Blender create and add custom poses
From Nexus Wiki
Players who enjoy taking screenshots in Fallout3 make use of them all the time and the imageshare wouldn't be as nice as it is without them. Basically, custom poses are essential for "presenting" Fallout in a different way than what everyone can see ingame. I've been wondering why there are many modders out there who are proficient with 3D-software but only a few (but excellent) pose mods. So I started looking into that "process" of creating a pose myself and decided to write a little tutorial if I'm successful.
The latest versions, and some basic knowledge (camera movement, etc), of these tools:
My base was Backsteppo's tutorial and his FO3-ready skeleton in .blend-format.You might want to grab that file since the example in this tutorial will be made using this.
1. Creating the pose [Step 1 - Step 5]
2. Exporting, finalizing and adjusting [Step 6 - Step 8]
3. Getting it ingame [Step 9 - Step 10]
5. Additional random stuff
Open the skeleton file and adjust the workspace to your liking. I tend to work most of the time with one panel only, without checking the others very much, so I made it bigger and changed the perspective mode (NUM 5).
For the tutorial I decided to make a rather easy pose, no highly complicated finger positions, straight spine, etc. The "Objection!"-pose from Phoenix Wright seems to be perfect.
So now that we got an idea or "concept", it's best to get some reference pictures, obvious choice: Google.
The posing itself is done only via rotating, you don't want to grab and move bones, that deforms the mesh. Rotating on the local axis makes it look more natural, so the keyboard shortcuts we'll be using most of the time are:
R -> X -> X (X-Axis) R -> Y -> Y (Y-Axis) R -> Z -> Z (Z-Axis)
Let's start with the right arm, select the UpperArm.R bone (RMB) and rotate it on the local X-axis. Apply the changes (LMB). (By clicking the RMB you can cancel the action)
It looks a bit too stiff, so I bend the arm a bit. (Forearm.R, Z)
After some more tweaking via trial&error (upperarm Z,X, forearm X, ...) and altering the hand the arm looks more loose. (might wanna take your own arm as a reference, too.)
Now the stretched left arm. Judging from the reference picture the arm is on line with the shoulders, so we raise it. But not fully horizontal because, as you will notice, this looks pretty awkward. Try it with your own arm and you'll know why. So instead we also lift the shoulder until it looks good.
The next pictures should be self-explanatory:
The basic pose is somewhat finished, let's touch it up. I bent the spine slightly backwards (Spine and Spine2 Z), straightened the legs (calf Z, thigh Z), raised the shoulder a little more (clavicle X), and gave the clavicle some Z-rotation.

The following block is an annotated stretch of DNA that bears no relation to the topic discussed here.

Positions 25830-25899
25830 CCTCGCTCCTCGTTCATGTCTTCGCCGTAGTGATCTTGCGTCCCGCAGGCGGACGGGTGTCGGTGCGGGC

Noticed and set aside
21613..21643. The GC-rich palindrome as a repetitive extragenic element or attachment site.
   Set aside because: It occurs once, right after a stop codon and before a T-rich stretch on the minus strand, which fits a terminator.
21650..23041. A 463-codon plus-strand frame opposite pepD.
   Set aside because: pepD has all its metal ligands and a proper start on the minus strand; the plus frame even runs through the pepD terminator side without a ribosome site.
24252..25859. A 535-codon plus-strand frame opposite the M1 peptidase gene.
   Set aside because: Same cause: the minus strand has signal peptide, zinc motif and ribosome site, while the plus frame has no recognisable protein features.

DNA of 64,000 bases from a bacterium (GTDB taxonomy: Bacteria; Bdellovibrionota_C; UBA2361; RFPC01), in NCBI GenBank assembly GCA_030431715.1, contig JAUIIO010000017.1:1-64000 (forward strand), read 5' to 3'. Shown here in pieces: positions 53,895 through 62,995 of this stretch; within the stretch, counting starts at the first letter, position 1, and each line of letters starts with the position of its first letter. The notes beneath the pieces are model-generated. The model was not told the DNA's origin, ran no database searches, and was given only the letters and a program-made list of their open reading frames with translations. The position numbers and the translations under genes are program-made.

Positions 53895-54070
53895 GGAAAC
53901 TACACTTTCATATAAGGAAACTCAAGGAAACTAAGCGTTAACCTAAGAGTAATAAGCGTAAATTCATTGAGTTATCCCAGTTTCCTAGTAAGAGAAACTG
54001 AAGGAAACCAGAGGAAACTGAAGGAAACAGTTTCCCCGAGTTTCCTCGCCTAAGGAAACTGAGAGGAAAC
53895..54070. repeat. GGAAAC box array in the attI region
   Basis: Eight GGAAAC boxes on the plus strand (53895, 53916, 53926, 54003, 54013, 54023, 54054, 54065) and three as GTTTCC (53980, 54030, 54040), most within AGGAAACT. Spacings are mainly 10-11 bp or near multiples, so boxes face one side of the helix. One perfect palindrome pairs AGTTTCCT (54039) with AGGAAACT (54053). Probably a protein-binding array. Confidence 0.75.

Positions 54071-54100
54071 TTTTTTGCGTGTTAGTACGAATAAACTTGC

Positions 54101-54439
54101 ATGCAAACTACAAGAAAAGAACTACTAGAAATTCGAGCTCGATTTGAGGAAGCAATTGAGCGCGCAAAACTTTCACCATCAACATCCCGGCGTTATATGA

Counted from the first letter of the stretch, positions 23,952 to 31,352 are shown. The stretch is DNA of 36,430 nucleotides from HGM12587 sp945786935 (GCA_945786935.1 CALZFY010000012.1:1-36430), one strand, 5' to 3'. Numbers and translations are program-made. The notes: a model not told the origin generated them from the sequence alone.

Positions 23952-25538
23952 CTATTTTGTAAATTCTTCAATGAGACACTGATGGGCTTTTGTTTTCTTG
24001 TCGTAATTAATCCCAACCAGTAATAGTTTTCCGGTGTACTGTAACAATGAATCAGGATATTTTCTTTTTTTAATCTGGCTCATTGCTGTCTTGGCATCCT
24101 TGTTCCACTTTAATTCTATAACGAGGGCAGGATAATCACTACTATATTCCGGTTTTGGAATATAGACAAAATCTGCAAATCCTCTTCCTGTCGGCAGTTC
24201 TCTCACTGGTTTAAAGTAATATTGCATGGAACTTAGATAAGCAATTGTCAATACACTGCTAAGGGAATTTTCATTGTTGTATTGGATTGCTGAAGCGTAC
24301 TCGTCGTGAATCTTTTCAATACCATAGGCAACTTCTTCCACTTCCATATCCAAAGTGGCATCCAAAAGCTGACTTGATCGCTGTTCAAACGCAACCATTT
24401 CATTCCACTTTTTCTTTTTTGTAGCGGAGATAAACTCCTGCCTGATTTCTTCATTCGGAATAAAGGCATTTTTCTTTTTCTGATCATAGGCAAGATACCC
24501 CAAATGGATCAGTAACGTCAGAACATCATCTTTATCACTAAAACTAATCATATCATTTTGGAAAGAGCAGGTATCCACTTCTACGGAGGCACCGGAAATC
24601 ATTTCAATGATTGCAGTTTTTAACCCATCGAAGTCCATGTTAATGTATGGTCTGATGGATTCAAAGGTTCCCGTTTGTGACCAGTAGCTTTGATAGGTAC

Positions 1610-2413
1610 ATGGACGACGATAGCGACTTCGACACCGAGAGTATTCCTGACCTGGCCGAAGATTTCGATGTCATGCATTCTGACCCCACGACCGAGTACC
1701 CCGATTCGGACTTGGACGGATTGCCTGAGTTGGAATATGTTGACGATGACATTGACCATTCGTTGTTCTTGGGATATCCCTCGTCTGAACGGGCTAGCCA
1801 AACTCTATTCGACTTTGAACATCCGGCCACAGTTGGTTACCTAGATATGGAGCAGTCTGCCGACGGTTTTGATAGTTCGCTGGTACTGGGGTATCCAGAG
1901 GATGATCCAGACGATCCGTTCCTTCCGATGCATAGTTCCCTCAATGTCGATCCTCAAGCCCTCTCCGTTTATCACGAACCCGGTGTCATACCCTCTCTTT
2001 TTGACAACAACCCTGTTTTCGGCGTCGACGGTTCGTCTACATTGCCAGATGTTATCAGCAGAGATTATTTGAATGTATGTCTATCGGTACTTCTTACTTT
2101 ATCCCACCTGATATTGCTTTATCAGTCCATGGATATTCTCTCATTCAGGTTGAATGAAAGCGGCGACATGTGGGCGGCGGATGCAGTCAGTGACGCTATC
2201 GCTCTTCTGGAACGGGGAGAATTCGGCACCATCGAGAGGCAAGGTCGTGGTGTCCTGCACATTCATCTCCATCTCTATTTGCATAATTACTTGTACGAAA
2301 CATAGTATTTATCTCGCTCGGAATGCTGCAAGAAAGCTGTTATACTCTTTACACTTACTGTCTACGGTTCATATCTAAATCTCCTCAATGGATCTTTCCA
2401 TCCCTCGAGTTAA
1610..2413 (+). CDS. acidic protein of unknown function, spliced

So that's my take on that reference.
In order to make (fast) changes to the pose later on it's easiest to save it in .blend format. To do so it's not sufficient to simply save the file now, the skeleton would be in T-Pose again. Hit A to select all bones and then either use I or Space -> Object -> Insert Keyframe. Choose LocRot
Now you can save your pose as .blend.
[If you skipped step 5, you have to insert a keyframe now.]
Export the file with settings like this:
Now you have to use tazpn's kfupdater to "finalize" the .kf. Unzip the archive to a folder and move your exported pose-.kf to the same folder. It's a command line app, so open your cmd.exe and navigate to your folder.
(cd plus the path, e.g. cd C:\Users\Chris\Desktop\kfupdater_2_2-496)
All those options and modifiers seem to be a bit complicated at first (at least for me...) but the values for the example do the job as well. So copy and paste the FO3 example from the ReadMe
(kfupdater -p 50 -v 188.8.131.52 -u 11 -u2 34 -i blockidle.kf -o blockidle-out.kf)
and replace the input file with your pose and the output with the filename you want the final pose to have. (e.g. a prefix for all your poses + a descriptive name.)
There should be two .kf-files now in the folder, the new and the old one.
Next step is tweaking the almost final file with NifSkope: Making it a SpecialIdle and, because it's a pose, loop it.
SpecialIdle or SpecialIdle_XXX + CYCLE LOOP
The .kf is done, let's get it ingame.
Move your file to your Data\Meshes\characters\_male\IdleAnims\... directory, the GECK needs to find it.
Open the GECK, load the Fallout3.esm and select Gameplay → Idle Animations... at the top. Either select Insert Child for the top-entry or Insert Sibling for one of the others.
This is the branch where you can organize all your custom animations/poses. So let's add the first child for that entry, our "Objection!". But bear in mind that the ID you choose will be the ID you will use ingame to call the animation. If you can remember each and every name then that's no problem, however I recommend using the prefix you chose and simple numbering. (Like that it will also be easier for others to use the poses in case you want to release them)
We could save our .esp now and the pose would be ingame. But there's a catch, each and every NPC would use that pose as an idle. Since we don't want that we have to add a condition which allows the player to trigger the animation when he wants to.
Because it's a pose which shouldn't affect gameplay at all, we create a condition that will never be true, we add a new, empty faction and the corresponding condition.
The playidle command ignores conditions and always triggers the called animation.
Save your new .esp!
Congrats, now you should have a working pose ingame, ready to be triggered =)
Result & Additional random stuff:Coming soon